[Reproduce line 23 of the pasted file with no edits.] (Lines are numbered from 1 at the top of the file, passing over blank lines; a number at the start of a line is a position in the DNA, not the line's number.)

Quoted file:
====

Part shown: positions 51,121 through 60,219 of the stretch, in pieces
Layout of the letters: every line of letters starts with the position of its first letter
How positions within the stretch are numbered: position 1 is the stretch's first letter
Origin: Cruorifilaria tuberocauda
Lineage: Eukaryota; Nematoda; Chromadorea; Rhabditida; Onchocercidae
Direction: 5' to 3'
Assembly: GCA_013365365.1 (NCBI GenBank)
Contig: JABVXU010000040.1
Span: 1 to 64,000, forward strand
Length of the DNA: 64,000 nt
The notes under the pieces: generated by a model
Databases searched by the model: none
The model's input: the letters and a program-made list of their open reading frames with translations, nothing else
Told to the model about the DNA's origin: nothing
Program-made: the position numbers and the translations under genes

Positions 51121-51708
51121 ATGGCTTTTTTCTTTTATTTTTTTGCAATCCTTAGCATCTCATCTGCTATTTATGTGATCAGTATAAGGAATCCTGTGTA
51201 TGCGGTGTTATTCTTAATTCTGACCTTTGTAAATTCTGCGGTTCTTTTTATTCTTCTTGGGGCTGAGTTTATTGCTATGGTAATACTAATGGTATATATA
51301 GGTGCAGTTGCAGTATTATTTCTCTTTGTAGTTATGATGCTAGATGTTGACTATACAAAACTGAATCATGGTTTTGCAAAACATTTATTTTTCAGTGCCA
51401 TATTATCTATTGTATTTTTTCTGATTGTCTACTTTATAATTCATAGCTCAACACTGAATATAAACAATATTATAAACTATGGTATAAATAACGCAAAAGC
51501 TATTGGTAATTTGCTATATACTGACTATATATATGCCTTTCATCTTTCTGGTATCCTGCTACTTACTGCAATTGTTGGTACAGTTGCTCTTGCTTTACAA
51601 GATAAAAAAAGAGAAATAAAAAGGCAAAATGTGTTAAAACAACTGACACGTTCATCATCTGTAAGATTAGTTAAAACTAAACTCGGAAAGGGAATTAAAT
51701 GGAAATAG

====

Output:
51701 GGAAATAG